Why do none of the InfoMine Tools ever get used anymore? In answer to this question from a colleague, I guessed that nobody likes doing simple calculations anymore—we all like fancy black box computer codes. They are authoritative, take a lot of time to use (high consulting fee income potential), and are never questioned by reviewing regulatory authorities.

I have never use RACER which is short for Remedial Action Cost Engineering and Requirements System. To judge from the websites promoting it purchase and use it meets al my software code desirability criteria. Here is an overview of sites promoting the code:

Delta Research Corporation. They prepared the code for the U.S. Air Force, Directorate of Construction Cost Management. The code as they describe it is an engineering based environmental cost estimating system, that estimates costs for studies, remedial design, remedial action, and related site-work for environmental restoration projects. RACER estimates capital and O&M costs, contingencies, overhead and profit, and general indirect costs.

EarthTech is much slicker in their presentation, to wit: “Earth Tech’s Remedial Action Cost Engineering and Requirements (RACER) software is a Windows-based environmental remediation/corrective action cost estimating system. RACER software quickly and accurately estimates costs for all phases of environmental remediation projects – from site investigation through site closeout. The system enables users to develop and update cost estimates, evaluate and compare the cost of various treatment options, quantify environmental liability for budgeting or regulatory/financial disclosures, and develop a consistent approach for project budgeting.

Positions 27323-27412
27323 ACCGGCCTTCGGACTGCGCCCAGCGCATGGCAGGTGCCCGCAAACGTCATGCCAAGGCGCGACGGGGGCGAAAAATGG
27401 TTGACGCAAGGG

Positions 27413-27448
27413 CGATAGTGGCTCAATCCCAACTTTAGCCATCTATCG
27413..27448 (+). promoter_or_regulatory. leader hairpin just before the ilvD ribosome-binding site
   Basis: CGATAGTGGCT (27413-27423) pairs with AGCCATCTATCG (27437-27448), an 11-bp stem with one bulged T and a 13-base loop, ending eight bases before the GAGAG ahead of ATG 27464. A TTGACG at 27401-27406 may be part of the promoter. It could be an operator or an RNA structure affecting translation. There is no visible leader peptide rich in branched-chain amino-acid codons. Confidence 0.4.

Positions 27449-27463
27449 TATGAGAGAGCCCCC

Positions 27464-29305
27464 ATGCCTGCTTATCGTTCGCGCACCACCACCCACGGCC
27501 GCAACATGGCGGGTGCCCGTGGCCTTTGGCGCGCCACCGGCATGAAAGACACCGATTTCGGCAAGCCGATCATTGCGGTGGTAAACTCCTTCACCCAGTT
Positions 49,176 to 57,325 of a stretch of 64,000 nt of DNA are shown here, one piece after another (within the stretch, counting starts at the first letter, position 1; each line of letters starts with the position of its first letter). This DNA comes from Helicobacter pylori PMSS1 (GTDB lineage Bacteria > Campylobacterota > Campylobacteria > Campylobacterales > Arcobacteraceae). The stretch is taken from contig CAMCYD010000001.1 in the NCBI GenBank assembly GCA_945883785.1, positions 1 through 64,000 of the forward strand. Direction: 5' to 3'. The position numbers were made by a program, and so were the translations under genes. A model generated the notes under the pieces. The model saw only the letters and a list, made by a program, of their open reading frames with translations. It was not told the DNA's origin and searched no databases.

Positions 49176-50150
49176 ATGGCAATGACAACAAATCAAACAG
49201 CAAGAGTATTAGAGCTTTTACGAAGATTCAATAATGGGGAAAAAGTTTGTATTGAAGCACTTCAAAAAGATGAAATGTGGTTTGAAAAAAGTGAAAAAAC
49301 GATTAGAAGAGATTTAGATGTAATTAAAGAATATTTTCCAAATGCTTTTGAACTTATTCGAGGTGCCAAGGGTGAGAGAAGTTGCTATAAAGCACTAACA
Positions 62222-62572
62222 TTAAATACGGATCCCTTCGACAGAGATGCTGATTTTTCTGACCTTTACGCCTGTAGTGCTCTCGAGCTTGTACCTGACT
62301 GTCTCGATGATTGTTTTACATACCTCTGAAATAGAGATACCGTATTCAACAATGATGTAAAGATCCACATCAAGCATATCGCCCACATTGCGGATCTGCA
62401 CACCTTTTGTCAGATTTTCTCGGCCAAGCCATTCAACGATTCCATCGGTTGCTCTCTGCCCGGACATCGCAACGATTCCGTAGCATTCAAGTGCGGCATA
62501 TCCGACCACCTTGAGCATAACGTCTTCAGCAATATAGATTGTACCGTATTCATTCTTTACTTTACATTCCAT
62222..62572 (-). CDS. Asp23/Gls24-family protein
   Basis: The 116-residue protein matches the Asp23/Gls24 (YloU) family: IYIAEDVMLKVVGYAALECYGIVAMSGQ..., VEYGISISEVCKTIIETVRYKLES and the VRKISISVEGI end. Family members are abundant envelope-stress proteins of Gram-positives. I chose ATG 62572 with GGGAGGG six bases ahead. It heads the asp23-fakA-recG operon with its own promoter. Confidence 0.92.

The US Army Corps of Engineers clarifies matters somewhat: “RACER is a Windows-based environmental remediation parametric cost estimating system developed for the Air Force by Talisman Partners. The HTRW CX continues to support the Air Force in the development of the RACER software and provides technical support for the remediation models included in the software.”

Actually, by far the best listing of links to information for estimating the cost of environmental restoration is the EPA site: sixteen pages of links to sources of cost estimating information.